Government Mortgage Assistance for California Homeowners

Taxpayers from all over the country are chipping in to help unemployed California homeowners with their mortgage payments. More or less. The Unemployment Mortgage Assistance Program (UMA) will use federal funds to give mortgage-payment assistance to unemployed homeowners in California. This will undoubtedly be a popular topic among Californians in 2011, so we have put together a fact sheet with the pertinent details.

Mortgage Assistance for the Unemployed

The Unemployment Mortgage Assistance Program went into effect this month, January 2011. The program is managed by the California Housing Finance Agency (CalHFA). This program uses federal funds to provide temporary mortgage assistance for California homeowners who have lost their jobs. Homeowners must meet other eligibility criteria, in addition to being unemployed. A partial list of criteria can be found below.

The purpose of the program is to provide financial assistance to California homeowners who have lost income due to unemployment. The funding allows the homeowners to make their mortgage payments for a period of time, while they seek additional employment. So it’s an unemployment and foreclosure-avoidance program rolled into one.

California homeowners who are unemployed and meet other eligibility criteria could receive $3,000 per month or 100 percent of their mortgage payment, whichever is less, for up to six months. Again, the goal here is to provide enough mortgage assistance to help homeowners avoid foreclosure, until they are able to find new employment.

Eligibility Criteria for California Homeowners

In order to be eligible for the mortgage assistance program, California homeowners must meet the following criteria (at a minimum):

  1. Income limitations: The unemployed homeowner must meet the program’s definition of “low- to moderate-income” household. This means the borrower’s income cannot be more than 120 percent of the HCD Area Median Income for a family of four, in the county where the homeowner currently lives. Learn more (PDF)
  2. Hardship: The unemployed homeowner must complete a form that documents the reasons for their financial hardship (e.g., reduced income resulting from a job loss). This form is called the Hardship Affidavit / 3rd-Party Authorization. This is the start of the paperwork process for the California mortgage assistance program. Borrowers will be asked to provide a variety of other financial documents as well. The loan servicer or housing counselor will provide a list of these documents.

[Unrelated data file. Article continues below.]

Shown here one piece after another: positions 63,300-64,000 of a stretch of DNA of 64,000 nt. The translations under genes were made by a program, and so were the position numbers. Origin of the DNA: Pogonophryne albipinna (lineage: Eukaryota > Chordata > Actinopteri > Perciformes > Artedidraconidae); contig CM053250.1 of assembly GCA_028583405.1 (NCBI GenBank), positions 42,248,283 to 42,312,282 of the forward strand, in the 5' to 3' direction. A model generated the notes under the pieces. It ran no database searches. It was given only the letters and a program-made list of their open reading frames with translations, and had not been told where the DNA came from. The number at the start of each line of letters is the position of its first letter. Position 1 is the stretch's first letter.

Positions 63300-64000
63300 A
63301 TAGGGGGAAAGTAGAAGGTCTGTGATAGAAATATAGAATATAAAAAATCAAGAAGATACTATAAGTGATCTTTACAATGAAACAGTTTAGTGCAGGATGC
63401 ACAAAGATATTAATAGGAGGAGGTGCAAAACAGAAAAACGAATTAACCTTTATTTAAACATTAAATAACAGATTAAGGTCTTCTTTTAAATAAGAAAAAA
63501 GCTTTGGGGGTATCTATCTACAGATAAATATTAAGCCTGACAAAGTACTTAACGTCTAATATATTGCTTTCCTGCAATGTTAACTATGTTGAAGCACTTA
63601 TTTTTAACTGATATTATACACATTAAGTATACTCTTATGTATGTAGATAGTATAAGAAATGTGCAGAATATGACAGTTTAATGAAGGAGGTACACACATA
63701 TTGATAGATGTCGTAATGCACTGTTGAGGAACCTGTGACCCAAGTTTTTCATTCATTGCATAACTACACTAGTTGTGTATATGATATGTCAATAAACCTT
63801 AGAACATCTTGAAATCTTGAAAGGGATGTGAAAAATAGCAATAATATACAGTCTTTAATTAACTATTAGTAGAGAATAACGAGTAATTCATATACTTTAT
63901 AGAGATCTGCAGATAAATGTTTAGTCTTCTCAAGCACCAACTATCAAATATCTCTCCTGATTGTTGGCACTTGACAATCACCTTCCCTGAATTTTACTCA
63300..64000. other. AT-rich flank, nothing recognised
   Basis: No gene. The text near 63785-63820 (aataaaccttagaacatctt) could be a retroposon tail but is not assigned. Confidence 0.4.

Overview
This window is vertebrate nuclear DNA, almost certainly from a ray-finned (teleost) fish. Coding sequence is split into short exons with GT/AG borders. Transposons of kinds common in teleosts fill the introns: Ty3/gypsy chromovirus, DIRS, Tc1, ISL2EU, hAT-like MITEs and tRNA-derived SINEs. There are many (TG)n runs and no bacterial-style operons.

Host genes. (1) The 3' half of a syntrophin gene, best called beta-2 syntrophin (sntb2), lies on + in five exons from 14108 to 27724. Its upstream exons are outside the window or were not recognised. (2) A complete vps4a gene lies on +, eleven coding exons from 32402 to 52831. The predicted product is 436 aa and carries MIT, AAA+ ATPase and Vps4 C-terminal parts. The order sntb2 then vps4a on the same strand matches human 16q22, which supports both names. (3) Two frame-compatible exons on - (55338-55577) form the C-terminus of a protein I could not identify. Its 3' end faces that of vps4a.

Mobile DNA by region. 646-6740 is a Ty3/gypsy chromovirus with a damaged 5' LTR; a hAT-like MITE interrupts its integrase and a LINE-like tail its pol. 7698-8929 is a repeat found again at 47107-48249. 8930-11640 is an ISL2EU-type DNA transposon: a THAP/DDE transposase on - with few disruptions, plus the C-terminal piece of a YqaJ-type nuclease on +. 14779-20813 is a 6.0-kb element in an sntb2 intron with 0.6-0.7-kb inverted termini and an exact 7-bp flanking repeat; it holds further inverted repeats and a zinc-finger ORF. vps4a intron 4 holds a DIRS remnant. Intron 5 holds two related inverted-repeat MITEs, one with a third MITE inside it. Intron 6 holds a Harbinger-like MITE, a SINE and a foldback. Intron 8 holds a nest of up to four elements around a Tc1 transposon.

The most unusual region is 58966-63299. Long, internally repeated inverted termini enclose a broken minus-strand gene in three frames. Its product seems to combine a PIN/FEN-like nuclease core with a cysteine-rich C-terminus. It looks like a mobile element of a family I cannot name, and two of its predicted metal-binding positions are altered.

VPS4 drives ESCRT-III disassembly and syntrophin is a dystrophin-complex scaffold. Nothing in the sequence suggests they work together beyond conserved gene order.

3. Unemployment: The homeowner must be eligible to receive unemployment benefits in the state of California.
  4. Default: The unemployed homeowner’s mortgage loan must be delinquent (behind on payments), or at risk of “imminent default.” This must relate to the loss of employment, and it must be clearly outlined in the hardship letter described in item #2 above.
  5. Origination: The homeowner’s first mortgage must have been originated on or before January 1, 2009.
  6. Balance: The current mortgage balance (unpaid principal) cannot be more than $729,750. This number might look familiar. It’s the conforming loan limit for high-cost areas such as California, set forth by Fannie Mae and Freddie Mac.
  7. Participation: Your mortgage lender or loan servicer must be actively participating in this program. Participation is option for lenders. At present, only a handful are involved. But the CalHFA expects more loan servicers to join in soon.

Homeowners who meet all of the criteria listed above may be eligible for the California mortgage assistance program. Final eligibility will be determined by counselors with the California Housing Finance Agency, or the loan servicer who is currently servicing the mortgage loan.

Where to Learn More

If you would like to learn more about the mortgage assistance program for California homeowners, please contact the California Housing Finance Agency. You can also visit the website they’ve set up for this program: www.keepyourhomecalifornia.org. At the time this article was published, they were instructing homeowners to call: 888-954-KEEP. But you should check the aforementioned website for current instructions and guidelines.